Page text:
(39) Many of the Samaritans from that town believed in him because of the woman's testimony, "He told me everything I ever did." (40) So when the Samaritans came to him, they urged him to stay with them, and he stayed two days. (41) And because of his words many more became believers. (42) They said to the woman, "We no longer believe just because of what you said; now we have heard for ourselves, and we know that this man really is the Savior of the world."

The woman

This woman is a beginner at evangelism; see, however, what the beginner should be doing:

  • She is full of zeal for Christ – she leaves the water pot there. There is no sense of “wait until I have watered my livestock.”
  • She does not say, “See the Christ.” She says, “see a man who told me everything…” She testifies to what she knows; theology later.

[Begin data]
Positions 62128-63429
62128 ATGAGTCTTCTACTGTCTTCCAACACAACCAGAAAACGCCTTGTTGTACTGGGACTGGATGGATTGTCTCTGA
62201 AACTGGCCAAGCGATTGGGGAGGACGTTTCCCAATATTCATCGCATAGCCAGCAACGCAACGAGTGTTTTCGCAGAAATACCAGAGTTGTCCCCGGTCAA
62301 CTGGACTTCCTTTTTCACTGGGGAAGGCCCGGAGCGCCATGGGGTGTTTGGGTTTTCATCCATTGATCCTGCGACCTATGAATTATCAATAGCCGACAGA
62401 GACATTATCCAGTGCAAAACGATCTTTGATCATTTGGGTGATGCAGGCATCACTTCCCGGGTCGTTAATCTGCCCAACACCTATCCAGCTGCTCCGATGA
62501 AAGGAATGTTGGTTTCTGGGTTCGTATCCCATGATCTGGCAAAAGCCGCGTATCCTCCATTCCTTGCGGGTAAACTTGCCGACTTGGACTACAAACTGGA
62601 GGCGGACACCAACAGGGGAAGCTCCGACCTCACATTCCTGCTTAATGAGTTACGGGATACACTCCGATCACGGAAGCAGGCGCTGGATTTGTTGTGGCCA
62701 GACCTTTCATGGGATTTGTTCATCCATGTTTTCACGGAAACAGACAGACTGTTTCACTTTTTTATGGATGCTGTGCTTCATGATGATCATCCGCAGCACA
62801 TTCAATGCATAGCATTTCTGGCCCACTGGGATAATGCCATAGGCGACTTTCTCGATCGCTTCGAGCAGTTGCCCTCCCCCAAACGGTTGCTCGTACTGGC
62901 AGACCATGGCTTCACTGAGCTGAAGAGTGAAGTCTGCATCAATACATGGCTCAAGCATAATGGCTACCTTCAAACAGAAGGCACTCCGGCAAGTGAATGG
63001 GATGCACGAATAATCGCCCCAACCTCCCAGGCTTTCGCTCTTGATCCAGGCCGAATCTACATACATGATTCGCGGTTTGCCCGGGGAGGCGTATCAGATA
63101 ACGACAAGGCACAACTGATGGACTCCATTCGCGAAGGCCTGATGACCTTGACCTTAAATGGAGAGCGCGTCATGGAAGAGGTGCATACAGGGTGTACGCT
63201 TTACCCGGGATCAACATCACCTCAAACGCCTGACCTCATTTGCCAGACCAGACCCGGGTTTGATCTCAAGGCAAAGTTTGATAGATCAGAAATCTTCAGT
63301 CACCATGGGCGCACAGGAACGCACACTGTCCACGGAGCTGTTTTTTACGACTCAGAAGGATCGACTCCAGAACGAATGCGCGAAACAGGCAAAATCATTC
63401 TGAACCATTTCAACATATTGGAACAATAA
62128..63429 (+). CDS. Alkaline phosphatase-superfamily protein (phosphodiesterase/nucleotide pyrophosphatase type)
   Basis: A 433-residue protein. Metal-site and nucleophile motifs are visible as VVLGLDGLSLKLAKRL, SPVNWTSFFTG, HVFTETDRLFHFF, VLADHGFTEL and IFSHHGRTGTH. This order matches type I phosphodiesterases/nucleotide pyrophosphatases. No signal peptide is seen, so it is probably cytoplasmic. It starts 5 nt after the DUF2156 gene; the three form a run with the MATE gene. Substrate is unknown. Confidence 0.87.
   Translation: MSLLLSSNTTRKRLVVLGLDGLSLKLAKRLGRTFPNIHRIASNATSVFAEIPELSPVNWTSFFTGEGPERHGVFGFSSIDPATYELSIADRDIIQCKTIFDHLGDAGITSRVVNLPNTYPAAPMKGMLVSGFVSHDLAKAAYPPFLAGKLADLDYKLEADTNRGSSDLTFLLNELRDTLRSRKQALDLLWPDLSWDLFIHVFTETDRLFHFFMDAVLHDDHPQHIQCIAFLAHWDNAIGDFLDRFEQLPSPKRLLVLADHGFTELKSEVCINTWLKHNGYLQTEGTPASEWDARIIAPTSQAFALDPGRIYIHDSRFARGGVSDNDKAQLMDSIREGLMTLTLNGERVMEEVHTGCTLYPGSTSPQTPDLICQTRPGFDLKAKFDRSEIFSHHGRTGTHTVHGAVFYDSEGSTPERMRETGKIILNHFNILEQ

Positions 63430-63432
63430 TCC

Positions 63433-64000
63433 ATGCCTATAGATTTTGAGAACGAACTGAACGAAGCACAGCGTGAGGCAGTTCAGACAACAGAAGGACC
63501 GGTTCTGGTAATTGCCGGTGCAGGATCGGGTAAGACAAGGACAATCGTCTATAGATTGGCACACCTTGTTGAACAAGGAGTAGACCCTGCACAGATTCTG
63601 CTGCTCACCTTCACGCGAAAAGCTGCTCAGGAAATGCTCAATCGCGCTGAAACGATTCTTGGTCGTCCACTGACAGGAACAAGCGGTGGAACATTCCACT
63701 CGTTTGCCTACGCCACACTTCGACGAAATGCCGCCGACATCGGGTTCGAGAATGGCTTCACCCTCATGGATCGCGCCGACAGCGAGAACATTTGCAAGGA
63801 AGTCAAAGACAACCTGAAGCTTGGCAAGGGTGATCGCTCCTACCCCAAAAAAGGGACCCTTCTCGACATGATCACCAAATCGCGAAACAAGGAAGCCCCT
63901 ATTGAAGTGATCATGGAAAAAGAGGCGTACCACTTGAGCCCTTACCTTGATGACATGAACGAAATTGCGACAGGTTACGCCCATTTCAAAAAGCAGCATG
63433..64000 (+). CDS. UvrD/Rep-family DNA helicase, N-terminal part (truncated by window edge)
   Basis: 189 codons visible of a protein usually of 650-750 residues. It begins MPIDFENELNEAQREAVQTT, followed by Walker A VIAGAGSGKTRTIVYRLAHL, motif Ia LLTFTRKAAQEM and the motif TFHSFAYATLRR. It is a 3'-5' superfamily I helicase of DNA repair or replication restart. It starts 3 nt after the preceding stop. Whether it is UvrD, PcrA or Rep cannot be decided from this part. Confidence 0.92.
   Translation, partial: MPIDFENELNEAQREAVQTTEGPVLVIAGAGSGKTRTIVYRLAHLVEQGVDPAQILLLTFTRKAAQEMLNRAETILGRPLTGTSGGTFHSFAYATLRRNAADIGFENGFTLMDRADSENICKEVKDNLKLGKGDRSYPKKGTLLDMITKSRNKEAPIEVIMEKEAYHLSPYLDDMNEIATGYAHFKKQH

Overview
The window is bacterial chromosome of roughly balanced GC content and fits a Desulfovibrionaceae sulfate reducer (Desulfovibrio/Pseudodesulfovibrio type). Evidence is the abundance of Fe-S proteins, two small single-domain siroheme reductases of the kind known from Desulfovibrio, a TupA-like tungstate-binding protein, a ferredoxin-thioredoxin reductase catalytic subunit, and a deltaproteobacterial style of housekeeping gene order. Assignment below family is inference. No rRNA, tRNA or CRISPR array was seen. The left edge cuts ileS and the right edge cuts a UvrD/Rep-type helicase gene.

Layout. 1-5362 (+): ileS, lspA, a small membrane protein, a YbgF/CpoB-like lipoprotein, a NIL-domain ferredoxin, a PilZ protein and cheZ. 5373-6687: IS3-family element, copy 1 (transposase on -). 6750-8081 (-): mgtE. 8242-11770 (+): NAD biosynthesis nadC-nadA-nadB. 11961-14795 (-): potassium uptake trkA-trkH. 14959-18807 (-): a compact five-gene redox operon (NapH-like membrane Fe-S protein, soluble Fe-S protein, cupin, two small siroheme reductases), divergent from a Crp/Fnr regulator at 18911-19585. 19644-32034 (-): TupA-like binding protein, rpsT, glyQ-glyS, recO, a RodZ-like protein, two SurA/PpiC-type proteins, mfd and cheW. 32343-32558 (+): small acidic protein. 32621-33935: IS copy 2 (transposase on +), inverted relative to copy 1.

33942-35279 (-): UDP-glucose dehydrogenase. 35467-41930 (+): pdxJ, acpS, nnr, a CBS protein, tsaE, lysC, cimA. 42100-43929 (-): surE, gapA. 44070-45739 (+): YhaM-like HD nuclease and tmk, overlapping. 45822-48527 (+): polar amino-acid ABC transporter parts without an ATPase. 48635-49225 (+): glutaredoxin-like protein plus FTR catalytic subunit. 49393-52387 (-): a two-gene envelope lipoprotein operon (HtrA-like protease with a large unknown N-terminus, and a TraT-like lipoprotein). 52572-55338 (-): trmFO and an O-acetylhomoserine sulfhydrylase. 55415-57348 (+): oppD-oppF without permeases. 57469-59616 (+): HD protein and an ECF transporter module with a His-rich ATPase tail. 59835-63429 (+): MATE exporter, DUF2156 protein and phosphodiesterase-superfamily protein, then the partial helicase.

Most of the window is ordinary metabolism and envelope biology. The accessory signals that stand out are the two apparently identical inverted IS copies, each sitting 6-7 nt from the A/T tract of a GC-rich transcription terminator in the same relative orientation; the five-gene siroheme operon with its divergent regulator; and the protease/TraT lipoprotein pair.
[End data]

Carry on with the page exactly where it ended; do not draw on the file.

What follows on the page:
• She then asks her hearers, “Could this be the Christ?” In short, she testifies and then asks them to make up their own minds.
The disciples

It’s clear that the disciples aren’t clear on the subject, but the lesson Christ wants them to learn is zeal. He personally disdains food; the will of the Father is more important. Man does not live by bread alone.

When they finally get the question in edgewise, Jesus gives them the view they should have. They see a woman, a Samaritan and an adulteress – three strikes. He sees Samaria as ripe for the harvest. They see slim opportunities; He sees fields in need of workers. Sometimes we just don’t recognize what we’re looking at.

The Samaritans

We might see ourselves as not able to harvest; but see what this woman has done! Her evil reputation actually works for her in the kingdom as well as the community. No one would have believed her if she began to talk about how she was sanctified; but for her to admit her sins – and that Jesus knew them all – is a very different attitude. This is credibility – if you can stand being honest about yourself.

The other Samaritans? They take it personally. They take her up on the offer to “come and see.” Then there is no need for her further testimony, for they have met the Master. Meet the Master – and never be the same again.


[1] See Chuck Colson for an example today